For example, to add Microsoft Planner, click the Planner icon and type in the name you’d like to use, which will also be the name of the tab in Teams. You can also leave this step for students to complete.

Step 8. Create Channels (Optional)

In the Teams environment, ‘channels’ are usually built for different topics. Think about ‘channels’ as different projects within a Team. Whereas, ‘tabs’ are different tools that add collaboration opportunities within a Team. Now that you have a structure for your team, you can add different channels by selecting the three dots (•••) beside the team name and select ‘Add Channel’.  

You will type in your channel name and set the privacy permissions. Students can also add their own channels if they break into sub-groups. You do not have to create channels.


Step 9. Create a share code

If you didn’t share the team with students at the beginning, you can now create a ‘share code’. This share code can be provided to members of the team, allowing them to join.  Go to the three dots (•••) beside the team name and click ‘Manage Team’.

Then click the tab that says ‘Settings’.

You will then see ‘Team code’, expand that section and select the ‘Generate’ button to create a unique code you can then provide to students allowing them to join your team.


Step 10. Create additional teams

You have now completed creating a team in Microsoft Teams.  You can choose to create additional teams based on this team as a template by following the steps below (optional).  

To create additional teams using the first team as a template:

 Go to the ‘All teams’ page.

 Click ‘Join or create team’, then select the same team type.


  1. You can enter a new team name and then select ‘Create a team using an existing team as a template’. This will bring up a list of team types that you can use as a template.


  1. Select the name of the team you just created and select ‘Choose team’.  This will create another team based on the settings of your first team.

  1. You will have to follow step 6 to create a share code for this new team.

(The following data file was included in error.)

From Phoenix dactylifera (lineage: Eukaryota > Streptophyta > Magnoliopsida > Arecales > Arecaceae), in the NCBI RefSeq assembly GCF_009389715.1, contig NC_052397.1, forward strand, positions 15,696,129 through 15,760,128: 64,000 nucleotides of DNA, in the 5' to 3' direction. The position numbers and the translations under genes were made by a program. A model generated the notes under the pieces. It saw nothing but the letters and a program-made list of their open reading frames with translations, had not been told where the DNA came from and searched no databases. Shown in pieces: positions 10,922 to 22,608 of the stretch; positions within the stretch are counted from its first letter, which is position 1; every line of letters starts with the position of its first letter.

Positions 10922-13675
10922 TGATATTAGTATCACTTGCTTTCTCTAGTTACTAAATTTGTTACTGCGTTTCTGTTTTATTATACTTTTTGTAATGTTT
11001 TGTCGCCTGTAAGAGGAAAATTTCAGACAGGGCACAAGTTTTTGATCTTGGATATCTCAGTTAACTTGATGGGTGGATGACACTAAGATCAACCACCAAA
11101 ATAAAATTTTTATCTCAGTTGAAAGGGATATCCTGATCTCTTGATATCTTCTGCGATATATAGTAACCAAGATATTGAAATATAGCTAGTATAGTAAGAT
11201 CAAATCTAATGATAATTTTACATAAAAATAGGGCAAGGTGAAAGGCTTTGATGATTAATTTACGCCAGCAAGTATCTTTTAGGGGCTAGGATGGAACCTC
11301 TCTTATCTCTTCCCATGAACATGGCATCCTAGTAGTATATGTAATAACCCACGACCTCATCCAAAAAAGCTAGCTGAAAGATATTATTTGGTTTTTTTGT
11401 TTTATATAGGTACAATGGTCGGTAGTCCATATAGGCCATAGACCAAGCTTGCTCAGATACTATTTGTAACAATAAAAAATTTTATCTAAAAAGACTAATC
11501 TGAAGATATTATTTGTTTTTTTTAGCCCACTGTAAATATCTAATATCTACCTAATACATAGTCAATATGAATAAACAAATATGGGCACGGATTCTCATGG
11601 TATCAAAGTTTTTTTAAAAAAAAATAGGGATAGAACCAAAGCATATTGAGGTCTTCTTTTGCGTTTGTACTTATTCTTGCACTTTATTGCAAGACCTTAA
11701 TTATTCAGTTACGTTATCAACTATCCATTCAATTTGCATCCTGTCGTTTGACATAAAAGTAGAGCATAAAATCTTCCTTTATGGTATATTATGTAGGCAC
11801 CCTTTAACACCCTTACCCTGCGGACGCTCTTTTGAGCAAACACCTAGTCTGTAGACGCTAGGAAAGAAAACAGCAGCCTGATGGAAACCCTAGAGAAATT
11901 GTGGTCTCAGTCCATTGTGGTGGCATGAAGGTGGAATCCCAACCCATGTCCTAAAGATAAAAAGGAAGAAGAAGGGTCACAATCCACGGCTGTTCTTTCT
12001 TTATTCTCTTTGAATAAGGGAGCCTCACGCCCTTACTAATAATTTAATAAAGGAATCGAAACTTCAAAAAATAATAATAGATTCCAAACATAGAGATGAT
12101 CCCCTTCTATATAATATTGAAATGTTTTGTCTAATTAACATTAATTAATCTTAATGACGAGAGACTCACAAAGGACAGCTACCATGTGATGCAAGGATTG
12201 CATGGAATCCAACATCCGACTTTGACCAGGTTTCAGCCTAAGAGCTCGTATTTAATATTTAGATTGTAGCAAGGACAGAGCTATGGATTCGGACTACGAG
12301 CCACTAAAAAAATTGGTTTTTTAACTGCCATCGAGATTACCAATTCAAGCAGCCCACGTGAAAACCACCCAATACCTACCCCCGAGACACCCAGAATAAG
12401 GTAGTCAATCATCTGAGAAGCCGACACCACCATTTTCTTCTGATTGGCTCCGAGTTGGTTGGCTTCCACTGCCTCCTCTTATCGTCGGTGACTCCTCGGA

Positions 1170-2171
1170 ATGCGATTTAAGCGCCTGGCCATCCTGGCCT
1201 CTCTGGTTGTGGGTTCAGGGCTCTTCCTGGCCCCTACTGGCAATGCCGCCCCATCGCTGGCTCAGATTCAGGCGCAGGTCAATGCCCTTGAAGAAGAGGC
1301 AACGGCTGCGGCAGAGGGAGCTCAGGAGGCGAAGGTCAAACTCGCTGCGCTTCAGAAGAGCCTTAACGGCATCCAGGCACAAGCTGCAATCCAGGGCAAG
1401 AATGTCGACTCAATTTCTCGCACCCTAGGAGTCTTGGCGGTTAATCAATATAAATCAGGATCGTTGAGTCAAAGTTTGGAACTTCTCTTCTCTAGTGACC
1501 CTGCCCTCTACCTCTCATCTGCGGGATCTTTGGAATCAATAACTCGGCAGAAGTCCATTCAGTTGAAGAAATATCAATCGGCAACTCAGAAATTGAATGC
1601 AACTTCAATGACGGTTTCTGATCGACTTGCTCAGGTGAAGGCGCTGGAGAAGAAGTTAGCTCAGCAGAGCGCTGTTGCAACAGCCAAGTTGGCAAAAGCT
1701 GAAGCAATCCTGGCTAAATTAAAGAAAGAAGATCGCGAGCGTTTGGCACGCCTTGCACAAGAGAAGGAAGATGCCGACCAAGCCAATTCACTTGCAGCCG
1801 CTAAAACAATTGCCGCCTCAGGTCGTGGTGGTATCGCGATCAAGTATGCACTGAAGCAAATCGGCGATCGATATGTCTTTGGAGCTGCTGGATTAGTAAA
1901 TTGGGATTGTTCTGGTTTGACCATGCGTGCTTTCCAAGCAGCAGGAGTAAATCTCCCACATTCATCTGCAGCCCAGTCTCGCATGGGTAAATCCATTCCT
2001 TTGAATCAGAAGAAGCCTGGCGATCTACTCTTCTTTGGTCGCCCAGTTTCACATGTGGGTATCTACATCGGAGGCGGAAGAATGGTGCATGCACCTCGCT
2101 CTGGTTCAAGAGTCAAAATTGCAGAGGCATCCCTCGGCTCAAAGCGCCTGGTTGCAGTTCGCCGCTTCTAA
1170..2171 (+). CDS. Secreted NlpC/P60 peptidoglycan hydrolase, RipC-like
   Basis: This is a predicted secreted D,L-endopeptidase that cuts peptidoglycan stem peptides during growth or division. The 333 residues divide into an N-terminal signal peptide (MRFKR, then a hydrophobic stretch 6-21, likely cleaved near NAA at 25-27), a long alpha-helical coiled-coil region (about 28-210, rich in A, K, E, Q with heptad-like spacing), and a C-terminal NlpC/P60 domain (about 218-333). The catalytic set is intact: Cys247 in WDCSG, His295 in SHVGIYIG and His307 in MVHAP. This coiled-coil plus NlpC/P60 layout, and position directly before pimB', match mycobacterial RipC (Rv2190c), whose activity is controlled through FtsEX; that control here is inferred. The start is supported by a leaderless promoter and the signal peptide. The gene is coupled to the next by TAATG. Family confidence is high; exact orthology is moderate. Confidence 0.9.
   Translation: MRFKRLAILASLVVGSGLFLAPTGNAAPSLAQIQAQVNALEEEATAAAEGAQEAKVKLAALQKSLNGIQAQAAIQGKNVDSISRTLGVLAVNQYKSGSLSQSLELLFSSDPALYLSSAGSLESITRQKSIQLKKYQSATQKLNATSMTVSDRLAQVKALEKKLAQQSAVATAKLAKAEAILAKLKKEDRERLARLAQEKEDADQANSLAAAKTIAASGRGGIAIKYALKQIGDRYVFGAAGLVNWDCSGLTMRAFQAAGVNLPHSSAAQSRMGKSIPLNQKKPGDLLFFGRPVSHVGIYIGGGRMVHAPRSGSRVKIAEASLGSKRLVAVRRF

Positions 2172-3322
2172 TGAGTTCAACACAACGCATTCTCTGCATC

Step 11. Divide students into groups

Now that you have a few Teams created, you can divide students into groups and distribute the share codes.

  • Pro Tip: Use your Learning Management System (LMS) to automatically create groups and assign students to a team. Then you can provide team codes to that group.

Instructing students to log in:

When students log into Teams, they can enter the team share code in the field that says ‘Join a team with a code’. This will automatically connect their account with this team. To ensure students know the robust collaborative features of Teams such as video conferencing, chat and how to add tools like Microsoft Planner, it is advised to share a few resources with them. Below you will find a template to share with students with resource links.

What Can Go Wrong?

  1. External apps may have certain requirements. For example, the tool ‘MindMeister’ (a tool for collaborating to create mind maps) as a tab in Teams can be added, but the team is limited to only three mindmaps. Keep in mind that many external tools have their own stipulations to the free version.
  2. Unmoderated group work tensions.  The success of using Teams is providing students with the space to manage and collaborate on their own projects. This builds critical thinking skills, digital literacy fluency and interpersonal skills.  Using Teams may mean there is the space for unmoderated group work tensions. By providing students with strategies on how to work together collaboratively and independently, you are turning this potential negative into a positive.
  3. Students don’t use the correct code. If a student doesn’t copy the team code correctly, they will not be able to log in.

Further Reading

Adams Becker, S., Pasquini, L. A., & Zentner, A. (2017). 2017 Digital Literacy Impact Study: An NMC Horizon Project Strategic Brief. Volume 3.5, September 2017. Austin, Texas: The New Media Consortium. Retrieved from https://library.educause.edu/-/media/files/library/2017/11/2017digitalliteracyimpactstudy.pdf

Gonzalez, J. (2018, August 5). Build a Collaborative Classroom with Microsoft Teams [blog post]. Retrieved from https://www.cultofpedagogy.com/microsoft-teams/ 

Microsoft. (n.d). Best practices for school leaders creating teams and channels in Microsoft Teams for Education. Retrieved from https://support.office.com/en-us/article/best-practices-for-school-leaders-creating-teams-and-channels-in-microsoft-teams-for-education-f3663ad9-a835-4971-9acb-6725a543c003

Microsoft. (n.d.) Meetings and Calls. Retrieved from https://support.office.com/en-us/article/Meetings-and-calling-d92432d5-dd0f-4d17-8f69-06096b6b48a8

UNSW. (2019). Team work is making the dream work. Retrieved from https://www.inside.unsw.edu.au/news-unsw/teams-work-making-the-dream-work


Faculty Communication to Students Template


Tanya Wakelin is eLearning Manager at the Centre for Academic and Faculty Enrichment (CAFE) at Durham College in Oshawa, Canada.
Tanya oversees the development of learning objects and online courses, as well as faculty support for DC Connect and educational technology in the classroom. With a background in teaching, project management and online course creation, Tanya has a keen interest in utilizing technology that serves good pedagogy.  Tanya has her Bachelor of Arts, a Bachelor of Education from Queens University, Masters Certificate in Project Management and is working on a Masters in Higher Education Administration and Leadership.